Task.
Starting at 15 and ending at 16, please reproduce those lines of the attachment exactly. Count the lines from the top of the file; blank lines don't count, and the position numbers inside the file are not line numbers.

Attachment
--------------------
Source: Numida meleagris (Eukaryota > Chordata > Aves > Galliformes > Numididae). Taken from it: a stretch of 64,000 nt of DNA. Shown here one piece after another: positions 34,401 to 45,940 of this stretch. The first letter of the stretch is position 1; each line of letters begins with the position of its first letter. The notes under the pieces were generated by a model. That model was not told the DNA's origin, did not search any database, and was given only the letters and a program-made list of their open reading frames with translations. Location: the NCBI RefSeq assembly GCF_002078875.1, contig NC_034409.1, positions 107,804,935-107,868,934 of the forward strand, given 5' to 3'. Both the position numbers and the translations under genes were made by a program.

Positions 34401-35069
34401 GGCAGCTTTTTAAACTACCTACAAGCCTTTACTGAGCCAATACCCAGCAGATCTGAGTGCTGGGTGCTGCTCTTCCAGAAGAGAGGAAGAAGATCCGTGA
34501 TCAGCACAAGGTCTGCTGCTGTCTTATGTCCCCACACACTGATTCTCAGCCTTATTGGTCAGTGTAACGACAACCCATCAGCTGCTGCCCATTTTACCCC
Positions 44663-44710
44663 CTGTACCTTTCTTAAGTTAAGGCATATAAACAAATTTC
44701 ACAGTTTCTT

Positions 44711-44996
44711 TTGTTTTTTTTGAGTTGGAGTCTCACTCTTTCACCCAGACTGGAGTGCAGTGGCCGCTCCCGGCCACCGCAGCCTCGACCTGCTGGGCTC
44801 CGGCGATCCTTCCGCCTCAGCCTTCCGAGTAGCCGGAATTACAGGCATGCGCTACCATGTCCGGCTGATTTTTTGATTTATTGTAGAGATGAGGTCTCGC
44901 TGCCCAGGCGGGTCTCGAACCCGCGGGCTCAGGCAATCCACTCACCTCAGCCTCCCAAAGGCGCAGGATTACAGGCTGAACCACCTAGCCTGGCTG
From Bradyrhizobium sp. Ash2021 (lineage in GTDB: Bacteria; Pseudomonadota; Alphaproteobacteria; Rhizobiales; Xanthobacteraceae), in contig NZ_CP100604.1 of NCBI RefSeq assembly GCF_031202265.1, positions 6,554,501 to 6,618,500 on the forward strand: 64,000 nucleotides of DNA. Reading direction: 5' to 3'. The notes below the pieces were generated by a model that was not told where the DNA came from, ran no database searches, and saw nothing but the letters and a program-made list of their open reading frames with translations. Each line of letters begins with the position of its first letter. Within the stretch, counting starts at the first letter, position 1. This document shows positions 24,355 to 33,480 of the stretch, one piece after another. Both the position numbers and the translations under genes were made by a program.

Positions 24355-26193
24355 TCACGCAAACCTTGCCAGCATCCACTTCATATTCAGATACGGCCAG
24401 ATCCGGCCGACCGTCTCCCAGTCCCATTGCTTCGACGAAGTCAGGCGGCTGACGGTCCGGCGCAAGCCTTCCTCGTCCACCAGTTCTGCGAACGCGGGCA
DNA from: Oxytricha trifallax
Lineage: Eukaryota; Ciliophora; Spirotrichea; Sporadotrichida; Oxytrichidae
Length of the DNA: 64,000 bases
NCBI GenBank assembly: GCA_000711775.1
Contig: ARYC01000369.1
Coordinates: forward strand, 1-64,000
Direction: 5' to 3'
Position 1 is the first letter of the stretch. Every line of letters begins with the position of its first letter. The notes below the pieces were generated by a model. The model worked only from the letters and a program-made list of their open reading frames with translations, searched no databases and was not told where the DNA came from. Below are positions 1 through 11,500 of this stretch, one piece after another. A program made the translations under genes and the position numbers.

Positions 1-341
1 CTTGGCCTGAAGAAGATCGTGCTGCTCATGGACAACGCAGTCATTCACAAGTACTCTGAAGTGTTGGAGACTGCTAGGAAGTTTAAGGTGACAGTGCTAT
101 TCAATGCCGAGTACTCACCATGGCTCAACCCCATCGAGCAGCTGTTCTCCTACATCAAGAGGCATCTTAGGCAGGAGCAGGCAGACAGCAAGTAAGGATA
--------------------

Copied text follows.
24401 ATCCGGCCGACCGTCTCCCAGTCCCATTGCTTCGACGAAGTCAGGCGGCTGACGGTCCGGCGCAAGCCTTCCTCGTCCACCAGTTCTGCGAACGCGGGCA
DNA from: Oxytricha trifallax